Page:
If you don’t know where you are currently, or how you arrived or what your ultimate goal is, how do you know in which direction to head? Requirements Management is a skill made easier by the full traceability of tools such as Cradle.
Build Me a Home
Starting a project without having a base understanding of the situation is a like building a house on unstable foundations. When the walls start to wander you’ll have no idea whether it was because the foundations were not level or were inappropriate or whether the direction of the wall is simply wrong.
Not knowing the ultimate goal could lead to a double height wall being built for a bungalow.
If you have no measure of how high the wall currently stands, you’ll have no chance of estimating how long it will take to finish.
Baseline, Elicit and Measure
It may sound obvious when applied to the ‘simple’ task of building a home. It appears ridiculous to start building without knowing whether our goal is a bungalow, house or flat. Yet many projects start with a very loose understanding between stakeholders and producers and can head off in the wrong direction.
Do we know the current situation? Do the foundations exist, is this a single storey build that needs extending with an upper floor or are we to start from scratch. Are there any assumptions we need to record, this project assumes that there bedrock will be found within a metre.
Have we investigated what the customer / stakeholder actually wants? We could achieve the same m2 with two storeys or one larger floor. No point building a house and then finding mobility restrictions mean a bungalow was needed. Do they actually need a house. The baseline may show they actually have somewhere to live and all they need is some more storage. We could provide them with a shed and achieve their goal. This honesty in not selling them a new house may mean we have a smaller turnover, but a far better reputation. This should lead to repeat and new business as knowledgeable supplier.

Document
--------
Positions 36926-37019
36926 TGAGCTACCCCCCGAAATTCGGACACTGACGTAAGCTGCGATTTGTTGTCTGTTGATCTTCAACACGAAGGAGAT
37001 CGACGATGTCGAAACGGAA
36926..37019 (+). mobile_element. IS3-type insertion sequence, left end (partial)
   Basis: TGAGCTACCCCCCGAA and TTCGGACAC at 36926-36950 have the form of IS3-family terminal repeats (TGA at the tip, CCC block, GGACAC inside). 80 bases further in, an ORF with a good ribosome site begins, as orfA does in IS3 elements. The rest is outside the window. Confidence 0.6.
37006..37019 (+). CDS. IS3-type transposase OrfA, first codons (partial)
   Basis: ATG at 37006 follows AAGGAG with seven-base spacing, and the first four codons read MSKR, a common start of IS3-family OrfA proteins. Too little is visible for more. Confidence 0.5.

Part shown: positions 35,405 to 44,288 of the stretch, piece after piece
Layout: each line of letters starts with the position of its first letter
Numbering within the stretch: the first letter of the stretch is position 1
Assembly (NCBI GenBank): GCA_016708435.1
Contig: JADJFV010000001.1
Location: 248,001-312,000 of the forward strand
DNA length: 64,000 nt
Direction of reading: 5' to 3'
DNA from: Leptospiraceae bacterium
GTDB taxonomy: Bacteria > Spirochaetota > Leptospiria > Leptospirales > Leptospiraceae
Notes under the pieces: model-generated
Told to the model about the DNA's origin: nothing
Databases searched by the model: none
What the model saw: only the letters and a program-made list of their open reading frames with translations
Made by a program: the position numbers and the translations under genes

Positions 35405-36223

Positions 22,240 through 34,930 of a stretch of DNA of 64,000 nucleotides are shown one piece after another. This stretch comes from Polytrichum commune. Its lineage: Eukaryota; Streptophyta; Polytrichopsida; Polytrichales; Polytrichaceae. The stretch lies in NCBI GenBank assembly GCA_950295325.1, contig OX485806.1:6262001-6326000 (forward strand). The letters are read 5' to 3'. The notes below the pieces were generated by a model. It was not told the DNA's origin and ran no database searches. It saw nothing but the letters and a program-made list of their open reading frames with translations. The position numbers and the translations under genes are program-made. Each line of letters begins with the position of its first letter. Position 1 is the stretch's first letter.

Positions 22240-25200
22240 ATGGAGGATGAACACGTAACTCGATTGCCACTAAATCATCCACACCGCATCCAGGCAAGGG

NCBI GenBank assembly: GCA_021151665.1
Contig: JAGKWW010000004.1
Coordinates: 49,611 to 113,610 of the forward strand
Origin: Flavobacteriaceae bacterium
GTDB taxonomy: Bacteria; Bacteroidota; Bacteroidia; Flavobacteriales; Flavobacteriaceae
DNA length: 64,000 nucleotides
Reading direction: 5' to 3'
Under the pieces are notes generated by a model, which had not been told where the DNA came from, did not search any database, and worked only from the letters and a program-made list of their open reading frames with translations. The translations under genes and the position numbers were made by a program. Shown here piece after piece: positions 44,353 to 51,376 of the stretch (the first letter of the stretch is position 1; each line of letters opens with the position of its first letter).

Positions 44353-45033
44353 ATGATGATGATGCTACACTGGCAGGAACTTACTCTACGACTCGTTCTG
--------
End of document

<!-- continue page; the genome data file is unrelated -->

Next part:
This needs to be done at each stage. Internally we need to know that we are meeting the design. When do we stop building the walls? Externally we need to know that the customer is going to be happy. Milestones and intermediate reviews will prevent big surprises at the end. Whilst we want to avoid requirements creep, we have no intention to build a mansion for the price of a flat, customer requirements change and to remain agile, we need to build in steps to accommodate change.
If you can see the sense in this simplistic example you have every justification you need to correctly control and manage your project. If you can’t see the point, you’re likely to return to your back of envelope calculations and assumptions of what your customer needs. Good luck to you, but we’d prefer you to take steps to de-risk your plans. Put yourself on the receiving end, a 20 storey building each with a floor of 1m*1m and a ladder pinned to the outside. It fulfils the requirements, but you try sleeping in your new bedsit.